THE CHALLENGE OF REVENUE SHARING WITH BUNDLED PRICING: AN APPLICATION TO MUSIC

Authors

  • BENJAMIN SHILLER,

    1. Shiller: Assistant Professor, Department of Economics, Brandeis University, Waltham, MA 02453; NBER Post-Doctoral Fellow, Cambridge, MA 02138. Phone 617-588-1401, Fax 617-868-2742, E-mail shiller@brandeis.edu
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  • JOEL WALDFOGEL

    1. Waldfogel: Professor, Frederick R. Kappel Chair in Applied Economics, Carlson School of Management, University of Minnesota and NBER, Minneapolis, MN 55455. Phone 612-626-7128, Fax 612-626-1335, E-mail jwaldfog@umn.edu
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    • The authors thank the Mack Center at Wharton for financial support. We received helpful comments from participants at the WISE conference and in the BPUB 900 workshop at Wharton, and from anonymous referees. All errors are our own.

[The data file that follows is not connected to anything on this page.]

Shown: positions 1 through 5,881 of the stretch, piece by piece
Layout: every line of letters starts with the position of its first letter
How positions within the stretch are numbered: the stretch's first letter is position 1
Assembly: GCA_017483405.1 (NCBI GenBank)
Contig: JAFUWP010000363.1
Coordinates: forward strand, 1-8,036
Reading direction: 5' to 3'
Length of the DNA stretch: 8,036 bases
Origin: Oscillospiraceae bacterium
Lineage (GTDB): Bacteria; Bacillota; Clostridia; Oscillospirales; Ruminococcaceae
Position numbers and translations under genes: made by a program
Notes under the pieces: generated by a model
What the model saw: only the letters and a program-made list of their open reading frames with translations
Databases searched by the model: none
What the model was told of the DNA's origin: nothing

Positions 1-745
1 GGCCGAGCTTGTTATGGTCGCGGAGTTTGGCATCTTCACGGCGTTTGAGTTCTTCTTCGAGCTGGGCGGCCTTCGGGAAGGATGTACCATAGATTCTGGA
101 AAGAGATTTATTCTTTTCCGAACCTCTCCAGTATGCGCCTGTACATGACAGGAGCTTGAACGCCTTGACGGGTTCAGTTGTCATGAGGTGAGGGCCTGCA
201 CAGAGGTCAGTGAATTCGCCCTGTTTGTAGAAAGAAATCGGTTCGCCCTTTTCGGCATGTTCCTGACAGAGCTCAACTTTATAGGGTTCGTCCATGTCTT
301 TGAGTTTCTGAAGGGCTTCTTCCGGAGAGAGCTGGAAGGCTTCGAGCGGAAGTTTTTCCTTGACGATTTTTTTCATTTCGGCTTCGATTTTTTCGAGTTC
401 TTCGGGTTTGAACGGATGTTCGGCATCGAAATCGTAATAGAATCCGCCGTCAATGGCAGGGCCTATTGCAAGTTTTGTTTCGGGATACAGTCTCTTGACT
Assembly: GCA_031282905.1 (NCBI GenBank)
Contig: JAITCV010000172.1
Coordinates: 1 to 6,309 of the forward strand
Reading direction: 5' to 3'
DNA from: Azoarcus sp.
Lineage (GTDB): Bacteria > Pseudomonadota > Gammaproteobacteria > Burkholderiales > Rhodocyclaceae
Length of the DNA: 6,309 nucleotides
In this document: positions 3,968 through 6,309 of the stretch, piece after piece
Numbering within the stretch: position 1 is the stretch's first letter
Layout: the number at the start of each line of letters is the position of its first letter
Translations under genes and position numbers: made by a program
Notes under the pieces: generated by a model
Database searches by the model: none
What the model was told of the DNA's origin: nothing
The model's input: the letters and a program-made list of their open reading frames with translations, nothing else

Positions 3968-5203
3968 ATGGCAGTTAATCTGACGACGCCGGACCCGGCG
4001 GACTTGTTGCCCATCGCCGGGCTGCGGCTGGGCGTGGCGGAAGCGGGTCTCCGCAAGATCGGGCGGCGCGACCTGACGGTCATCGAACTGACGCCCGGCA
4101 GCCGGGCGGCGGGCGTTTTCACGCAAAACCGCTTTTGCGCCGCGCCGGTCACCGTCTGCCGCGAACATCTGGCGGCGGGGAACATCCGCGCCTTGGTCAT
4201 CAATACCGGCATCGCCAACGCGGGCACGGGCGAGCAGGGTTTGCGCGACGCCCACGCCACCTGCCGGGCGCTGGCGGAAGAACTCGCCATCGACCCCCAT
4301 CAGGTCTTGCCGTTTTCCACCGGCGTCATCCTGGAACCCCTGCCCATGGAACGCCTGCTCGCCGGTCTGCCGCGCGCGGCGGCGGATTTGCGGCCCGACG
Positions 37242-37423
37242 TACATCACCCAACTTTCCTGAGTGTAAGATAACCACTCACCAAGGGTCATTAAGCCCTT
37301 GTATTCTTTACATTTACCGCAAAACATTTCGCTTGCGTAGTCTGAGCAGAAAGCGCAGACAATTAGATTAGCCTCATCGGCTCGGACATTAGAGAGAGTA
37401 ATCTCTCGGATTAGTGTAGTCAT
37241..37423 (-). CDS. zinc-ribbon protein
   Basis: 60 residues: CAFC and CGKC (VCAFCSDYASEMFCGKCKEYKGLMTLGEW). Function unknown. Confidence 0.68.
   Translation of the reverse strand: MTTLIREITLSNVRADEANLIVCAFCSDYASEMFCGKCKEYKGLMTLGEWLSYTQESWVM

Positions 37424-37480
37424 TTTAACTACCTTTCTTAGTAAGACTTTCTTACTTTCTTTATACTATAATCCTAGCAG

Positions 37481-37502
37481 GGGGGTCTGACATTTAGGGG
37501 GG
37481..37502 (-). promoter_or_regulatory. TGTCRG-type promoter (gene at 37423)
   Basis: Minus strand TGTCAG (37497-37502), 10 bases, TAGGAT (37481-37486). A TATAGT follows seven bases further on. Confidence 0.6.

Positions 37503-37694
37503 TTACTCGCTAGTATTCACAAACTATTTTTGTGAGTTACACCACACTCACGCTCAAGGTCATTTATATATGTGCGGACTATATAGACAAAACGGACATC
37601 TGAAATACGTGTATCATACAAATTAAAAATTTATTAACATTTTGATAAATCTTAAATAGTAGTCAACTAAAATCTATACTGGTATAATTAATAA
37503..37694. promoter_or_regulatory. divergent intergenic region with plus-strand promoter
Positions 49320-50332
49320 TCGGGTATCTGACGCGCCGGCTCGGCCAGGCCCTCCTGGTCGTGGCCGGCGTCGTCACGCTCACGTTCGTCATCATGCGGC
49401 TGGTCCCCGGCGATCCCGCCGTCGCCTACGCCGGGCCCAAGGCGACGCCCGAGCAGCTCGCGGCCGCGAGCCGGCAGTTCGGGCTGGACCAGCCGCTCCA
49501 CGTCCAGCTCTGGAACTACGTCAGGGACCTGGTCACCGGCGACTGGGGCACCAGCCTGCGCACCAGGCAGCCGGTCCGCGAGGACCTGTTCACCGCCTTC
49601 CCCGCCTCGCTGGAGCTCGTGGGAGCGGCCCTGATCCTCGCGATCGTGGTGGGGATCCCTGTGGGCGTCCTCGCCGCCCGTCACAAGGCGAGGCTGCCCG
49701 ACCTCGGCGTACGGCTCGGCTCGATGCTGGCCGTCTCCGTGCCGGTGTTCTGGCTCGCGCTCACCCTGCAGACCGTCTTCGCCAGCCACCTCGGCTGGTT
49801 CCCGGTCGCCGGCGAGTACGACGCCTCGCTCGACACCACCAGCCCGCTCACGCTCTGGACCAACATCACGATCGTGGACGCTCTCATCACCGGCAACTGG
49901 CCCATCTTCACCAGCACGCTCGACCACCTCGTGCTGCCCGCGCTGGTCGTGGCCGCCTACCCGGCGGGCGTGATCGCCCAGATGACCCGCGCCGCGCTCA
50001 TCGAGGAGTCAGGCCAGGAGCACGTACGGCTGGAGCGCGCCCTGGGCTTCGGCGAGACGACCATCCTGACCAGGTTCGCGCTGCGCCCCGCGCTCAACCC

Abstract

Although bundling can substantially increase profits relative to standalone pricing, particularly for zero-marginal-cost information products, it has one major problem: bundling produces revenue that is not readily attributable to particular pieces of intellectual property, creating a revenue division problem. We evaluate several possible solutions using unique song valuation survey data. We find the Shapley value, a well-motivated theoretical solution, is universally incentive compatible (all bundle elements fare better inside the bundle than under standalone pricing), but revenue-sharing schemes feasible with readily available consumption data are not. Among feasible schemes, Ginsburgh and Zang's modified Shapley value performs best. (JEL C71, D79, L14)

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